- For Teachers
My American friend corrected me when I said I was going to Ukraine on holiday; it should be "the Ukraine", she said. I've never heard the article used before the name of the country on the BBC. I've scoured the forum and had a look at previous threads. However, the question remains unanswered for me. I see 'the' in my books and don't hear it on the radio. Which do you say/hear more often?
Which do you teach?
Although it is commonly referred to in English as 'The Ukraine', it should be only 'Ukraine'. see: · 1.1 Etymology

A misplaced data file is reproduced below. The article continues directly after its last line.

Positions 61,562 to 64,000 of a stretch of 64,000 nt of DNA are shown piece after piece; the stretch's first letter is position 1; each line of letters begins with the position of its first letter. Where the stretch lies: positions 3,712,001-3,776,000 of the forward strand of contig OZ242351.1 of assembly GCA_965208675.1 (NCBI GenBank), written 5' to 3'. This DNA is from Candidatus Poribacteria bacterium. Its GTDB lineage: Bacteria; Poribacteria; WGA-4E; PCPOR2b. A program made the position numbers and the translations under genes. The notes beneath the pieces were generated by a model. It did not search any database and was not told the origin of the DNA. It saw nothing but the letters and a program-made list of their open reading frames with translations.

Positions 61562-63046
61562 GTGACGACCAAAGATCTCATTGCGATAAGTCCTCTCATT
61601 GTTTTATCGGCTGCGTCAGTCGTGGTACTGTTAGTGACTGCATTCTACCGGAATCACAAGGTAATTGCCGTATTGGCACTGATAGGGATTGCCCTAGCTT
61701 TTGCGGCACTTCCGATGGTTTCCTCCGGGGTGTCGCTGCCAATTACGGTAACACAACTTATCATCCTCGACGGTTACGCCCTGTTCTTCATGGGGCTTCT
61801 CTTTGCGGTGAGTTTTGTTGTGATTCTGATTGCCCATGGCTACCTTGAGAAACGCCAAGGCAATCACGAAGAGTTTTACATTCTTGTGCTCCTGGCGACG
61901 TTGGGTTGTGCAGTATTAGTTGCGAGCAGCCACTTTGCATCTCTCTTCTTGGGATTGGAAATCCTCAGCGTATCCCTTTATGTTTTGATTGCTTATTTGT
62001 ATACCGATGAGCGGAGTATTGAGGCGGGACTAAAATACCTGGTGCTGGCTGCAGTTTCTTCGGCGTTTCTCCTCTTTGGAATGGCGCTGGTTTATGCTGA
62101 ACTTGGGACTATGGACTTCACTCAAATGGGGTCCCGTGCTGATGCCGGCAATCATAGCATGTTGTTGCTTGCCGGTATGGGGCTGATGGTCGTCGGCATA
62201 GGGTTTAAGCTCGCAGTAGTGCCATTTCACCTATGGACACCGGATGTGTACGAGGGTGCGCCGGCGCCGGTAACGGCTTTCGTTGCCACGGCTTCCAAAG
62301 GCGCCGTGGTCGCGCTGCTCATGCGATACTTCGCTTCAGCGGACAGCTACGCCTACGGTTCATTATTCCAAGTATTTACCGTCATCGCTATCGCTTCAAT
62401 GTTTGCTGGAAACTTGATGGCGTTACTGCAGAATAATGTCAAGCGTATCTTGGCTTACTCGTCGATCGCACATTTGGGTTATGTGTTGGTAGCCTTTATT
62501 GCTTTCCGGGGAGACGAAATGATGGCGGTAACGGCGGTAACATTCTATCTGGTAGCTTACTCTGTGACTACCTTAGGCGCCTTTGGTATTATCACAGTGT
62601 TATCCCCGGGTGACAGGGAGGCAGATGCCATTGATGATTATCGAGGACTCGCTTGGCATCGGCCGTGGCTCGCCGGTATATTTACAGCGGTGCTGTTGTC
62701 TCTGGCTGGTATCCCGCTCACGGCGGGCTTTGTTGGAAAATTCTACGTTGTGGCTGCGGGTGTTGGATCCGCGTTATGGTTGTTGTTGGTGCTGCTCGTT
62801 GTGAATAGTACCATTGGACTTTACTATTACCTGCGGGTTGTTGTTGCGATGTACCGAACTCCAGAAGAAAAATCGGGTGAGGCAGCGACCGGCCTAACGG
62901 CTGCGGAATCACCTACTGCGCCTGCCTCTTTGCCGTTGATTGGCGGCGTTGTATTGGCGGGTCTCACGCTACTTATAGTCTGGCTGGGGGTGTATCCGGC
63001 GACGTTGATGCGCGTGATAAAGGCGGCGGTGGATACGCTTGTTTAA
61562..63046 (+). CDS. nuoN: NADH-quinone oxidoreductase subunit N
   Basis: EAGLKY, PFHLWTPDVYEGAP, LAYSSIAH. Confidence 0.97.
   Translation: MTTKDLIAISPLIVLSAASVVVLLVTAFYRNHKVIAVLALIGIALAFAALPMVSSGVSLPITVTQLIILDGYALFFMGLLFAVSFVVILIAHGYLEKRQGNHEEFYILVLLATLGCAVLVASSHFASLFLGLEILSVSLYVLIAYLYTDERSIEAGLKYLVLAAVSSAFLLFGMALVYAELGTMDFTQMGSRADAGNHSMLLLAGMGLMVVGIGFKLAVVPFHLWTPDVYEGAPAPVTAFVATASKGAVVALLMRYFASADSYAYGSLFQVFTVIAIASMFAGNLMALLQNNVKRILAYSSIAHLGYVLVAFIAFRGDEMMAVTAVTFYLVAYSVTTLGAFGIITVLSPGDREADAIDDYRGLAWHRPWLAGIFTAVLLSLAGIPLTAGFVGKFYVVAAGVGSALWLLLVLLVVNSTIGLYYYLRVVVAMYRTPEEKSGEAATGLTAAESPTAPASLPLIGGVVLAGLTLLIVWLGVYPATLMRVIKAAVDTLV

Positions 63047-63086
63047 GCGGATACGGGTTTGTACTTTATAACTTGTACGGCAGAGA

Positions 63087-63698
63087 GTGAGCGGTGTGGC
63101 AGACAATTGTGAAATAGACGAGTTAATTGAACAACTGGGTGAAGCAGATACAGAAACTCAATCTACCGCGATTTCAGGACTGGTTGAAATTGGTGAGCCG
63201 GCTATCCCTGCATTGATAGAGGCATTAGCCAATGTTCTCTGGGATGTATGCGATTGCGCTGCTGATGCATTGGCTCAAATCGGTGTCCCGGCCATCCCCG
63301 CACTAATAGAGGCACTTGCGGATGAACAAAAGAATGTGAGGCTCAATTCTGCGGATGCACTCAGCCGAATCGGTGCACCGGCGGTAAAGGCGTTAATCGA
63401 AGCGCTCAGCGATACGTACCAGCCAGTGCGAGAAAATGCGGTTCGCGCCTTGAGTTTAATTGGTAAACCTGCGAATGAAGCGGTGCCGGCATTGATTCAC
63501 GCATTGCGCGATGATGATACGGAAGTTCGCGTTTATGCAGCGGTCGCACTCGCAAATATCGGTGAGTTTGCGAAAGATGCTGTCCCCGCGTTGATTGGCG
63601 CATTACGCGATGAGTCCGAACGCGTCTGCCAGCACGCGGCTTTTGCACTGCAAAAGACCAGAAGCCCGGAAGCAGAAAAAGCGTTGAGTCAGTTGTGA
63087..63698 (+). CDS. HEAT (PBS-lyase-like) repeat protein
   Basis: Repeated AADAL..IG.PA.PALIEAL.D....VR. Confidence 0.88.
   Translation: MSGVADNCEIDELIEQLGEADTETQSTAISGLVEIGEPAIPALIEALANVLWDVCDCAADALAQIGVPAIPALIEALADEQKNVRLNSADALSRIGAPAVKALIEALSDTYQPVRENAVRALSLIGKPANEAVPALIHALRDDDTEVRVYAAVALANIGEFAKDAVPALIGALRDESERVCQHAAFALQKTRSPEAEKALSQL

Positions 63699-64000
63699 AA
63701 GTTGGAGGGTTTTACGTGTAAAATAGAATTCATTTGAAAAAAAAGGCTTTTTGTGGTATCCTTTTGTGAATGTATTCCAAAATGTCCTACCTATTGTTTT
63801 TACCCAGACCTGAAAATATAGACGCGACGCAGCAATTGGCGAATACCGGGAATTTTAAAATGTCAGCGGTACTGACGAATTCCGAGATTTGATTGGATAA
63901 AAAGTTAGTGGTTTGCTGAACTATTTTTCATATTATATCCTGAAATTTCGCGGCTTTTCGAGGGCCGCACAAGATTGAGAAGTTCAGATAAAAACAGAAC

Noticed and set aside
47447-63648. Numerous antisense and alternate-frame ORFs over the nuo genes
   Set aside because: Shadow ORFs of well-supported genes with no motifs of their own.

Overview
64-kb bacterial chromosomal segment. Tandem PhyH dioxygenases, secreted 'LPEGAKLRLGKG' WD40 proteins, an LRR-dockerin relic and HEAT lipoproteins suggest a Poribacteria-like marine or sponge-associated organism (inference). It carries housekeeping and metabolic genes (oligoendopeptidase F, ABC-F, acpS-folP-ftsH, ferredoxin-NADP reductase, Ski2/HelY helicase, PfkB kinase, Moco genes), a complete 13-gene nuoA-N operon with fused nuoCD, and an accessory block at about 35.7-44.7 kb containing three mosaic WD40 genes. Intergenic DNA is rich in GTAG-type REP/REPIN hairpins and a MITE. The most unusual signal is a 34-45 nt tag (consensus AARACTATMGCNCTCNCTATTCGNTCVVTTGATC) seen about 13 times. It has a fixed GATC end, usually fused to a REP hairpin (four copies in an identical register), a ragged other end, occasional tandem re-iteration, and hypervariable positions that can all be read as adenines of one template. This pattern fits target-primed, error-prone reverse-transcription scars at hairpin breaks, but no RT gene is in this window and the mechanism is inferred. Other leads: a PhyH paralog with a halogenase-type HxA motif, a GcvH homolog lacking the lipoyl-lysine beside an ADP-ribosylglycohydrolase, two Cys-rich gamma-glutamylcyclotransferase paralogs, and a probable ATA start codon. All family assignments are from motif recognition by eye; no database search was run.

Your American friend is out of date.
I'm not a teacher, but I write for a living. Please don't ask me about 2nd conditionals, but I'm a safe bet for what reads well in (American) English.
(1) You young people, of course, do not realize that when people such as I were
young, we regularly used "the" before the names of some countries:
The Ivory Coast
(2) And, of course, we always referred to the U.S.S.R.
(3) Today, we still always refer to the Philippines.
(4) I do not claim to be a Spanish speaker, but I do know that they used to
use the definite article for countries, such as La Argentina and el Peru. They also
used to refer to los Estados Unidos (the United States). But now it is just
(5) Personally, I wish we still used the definite article. "The Lebanon" sounds so
much more romantic and exotic than simply "Lebanon."